The enterprise computer-based systems employed by the organisations of today can be extremely complex. Not only do they consist of countless hardware and software products from many varied sources, but they often span continents, piggybacking on public networks. These systems are essential for undertaking business and general operations in the modern environment, and yet the ability of organisations to control their evolution is questionable.
The emerging practice of enterprise architecture seeks to control that complexity through the use of a holistic and top-down perspective. However, the toolsets already in use, are very much bottom-up by nature. To overcome the limitations of current enterprise architecture practices, the authors propose the use of the ABACUS methodology and toolset.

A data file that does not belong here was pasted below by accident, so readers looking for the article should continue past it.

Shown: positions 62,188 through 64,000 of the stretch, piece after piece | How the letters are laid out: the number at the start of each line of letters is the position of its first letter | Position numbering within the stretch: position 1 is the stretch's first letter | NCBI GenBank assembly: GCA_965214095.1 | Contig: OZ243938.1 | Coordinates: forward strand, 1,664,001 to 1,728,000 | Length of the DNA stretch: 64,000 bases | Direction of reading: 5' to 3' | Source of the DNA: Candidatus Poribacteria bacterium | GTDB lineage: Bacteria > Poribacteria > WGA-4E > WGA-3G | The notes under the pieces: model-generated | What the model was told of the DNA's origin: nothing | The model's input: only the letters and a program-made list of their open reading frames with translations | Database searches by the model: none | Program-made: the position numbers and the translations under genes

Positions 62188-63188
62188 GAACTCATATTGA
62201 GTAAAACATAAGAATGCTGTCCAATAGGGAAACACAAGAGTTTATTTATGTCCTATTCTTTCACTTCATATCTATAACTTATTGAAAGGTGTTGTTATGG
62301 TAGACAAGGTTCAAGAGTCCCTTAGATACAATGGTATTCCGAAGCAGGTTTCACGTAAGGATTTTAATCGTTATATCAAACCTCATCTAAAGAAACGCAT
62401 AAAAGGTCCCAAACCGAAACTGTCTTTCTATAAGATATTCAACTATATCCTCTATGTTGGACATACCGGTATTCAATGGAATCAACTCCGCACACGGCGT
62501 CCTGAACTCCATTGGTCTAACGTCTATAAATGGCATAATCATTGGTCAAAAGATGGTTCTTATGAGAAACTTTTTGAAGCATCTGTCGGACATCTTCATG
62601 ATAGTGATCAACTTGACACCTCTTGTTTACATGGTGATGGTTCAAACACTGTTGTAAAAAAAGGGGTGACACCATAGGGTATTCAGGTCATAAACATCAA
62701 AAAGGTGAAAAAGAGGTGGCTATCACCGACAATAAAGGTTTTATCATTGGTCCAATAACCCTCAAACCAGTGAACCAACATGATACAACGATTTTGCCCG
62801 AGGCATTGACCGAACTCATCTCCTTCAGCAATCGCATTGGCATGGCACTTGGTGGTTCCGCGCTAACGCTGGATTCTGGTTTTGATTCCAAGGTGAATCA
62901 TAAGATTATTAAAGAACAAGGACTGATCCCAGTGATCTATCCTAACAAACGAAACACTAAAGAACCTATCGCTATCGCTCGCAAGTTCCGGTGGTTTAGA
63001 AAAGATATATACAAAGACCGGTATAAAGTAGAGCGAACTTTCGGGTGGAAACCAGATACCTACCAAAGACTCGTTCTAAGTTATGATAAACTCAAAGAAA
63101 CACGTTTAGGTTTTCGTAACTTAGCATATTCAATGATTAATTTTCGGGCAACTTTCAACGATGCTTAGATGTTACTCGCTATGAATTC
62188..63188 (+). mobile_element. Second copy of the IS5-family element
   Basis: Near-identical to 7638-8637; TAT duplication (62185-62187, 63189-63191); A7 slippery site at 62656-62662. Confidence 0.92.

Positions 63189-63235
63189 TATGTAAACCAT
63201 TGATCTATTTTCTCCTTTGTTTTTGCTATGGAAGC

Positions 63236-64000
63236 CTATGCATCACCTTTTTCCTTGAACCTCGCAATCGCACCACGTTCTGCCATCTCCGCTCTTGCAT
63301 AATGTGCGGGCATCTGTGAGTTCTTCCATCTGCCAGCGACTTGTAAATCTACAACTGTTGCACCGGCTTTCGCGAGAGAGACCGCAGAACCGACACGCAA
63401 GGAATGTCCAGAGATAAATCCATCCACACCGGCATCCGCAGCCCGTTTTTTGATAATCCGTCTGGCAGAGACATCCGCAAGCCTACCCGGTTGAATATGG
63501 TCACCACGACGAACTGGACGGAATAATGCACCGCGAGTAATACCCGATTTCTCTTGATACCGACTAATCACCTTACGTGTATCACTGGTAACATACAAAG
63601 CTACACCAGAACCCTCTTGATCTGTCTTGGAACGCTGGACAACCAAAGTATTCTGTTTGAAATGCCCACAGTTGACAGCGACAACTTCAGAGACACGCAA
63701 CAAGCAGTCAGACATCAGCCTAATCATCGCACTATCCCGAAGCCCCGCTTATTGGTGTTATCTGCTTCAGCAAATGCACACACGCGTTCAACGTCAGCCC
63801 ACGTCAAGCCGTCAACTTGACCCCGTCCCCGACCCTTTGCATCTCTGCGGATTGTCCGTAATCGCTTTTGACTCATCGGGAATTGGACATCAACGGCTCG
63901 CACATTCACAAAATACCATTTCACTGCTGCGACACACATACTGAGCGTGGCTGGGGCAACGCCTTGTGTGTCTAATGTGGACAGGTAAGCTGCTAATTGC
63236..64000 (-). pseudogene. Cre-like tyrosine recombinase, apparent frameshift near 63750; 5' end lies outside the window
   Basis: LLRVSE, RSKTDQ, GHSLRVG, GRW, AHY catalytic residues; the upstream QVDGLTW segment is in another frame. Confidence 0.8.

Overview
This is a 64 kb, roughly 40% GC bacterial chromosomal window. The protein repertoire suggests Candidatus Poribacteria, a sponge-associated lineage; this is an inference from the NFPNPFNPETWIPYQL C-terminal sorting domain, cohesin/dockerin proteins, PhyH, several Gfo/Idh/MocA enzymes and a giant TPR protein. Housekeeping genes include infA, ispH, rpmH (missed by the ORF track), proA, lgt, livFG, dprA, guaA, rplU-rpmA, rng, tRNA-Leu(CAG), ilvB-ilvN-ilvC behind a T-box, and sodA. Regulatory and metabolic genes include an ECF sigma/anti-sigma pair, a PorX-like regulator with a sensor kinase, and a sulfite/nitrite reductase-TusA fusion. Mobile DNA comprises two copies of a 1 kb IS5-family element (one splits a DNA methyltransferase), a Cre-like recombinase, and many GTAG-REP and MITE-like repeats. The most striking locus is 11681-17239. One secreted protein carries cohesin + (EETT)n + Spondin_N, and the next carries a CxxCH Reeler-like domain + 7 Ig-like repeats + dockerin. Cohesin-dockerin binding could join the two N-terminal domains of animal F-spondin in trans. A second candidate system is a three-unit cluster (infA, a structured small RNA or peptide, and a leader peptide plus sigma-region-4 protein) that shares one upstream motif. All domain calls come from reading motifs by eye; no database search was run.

The presenter concludes that by using ABACUS to analyse software and enterprise systems, architects can guide the design and evolution of architectures based on quantifiable non-functional requirements. Furthermore, hierarchical 3D visualisation provides a meaningful and intuitive means for conceiving and communicating complex architectures.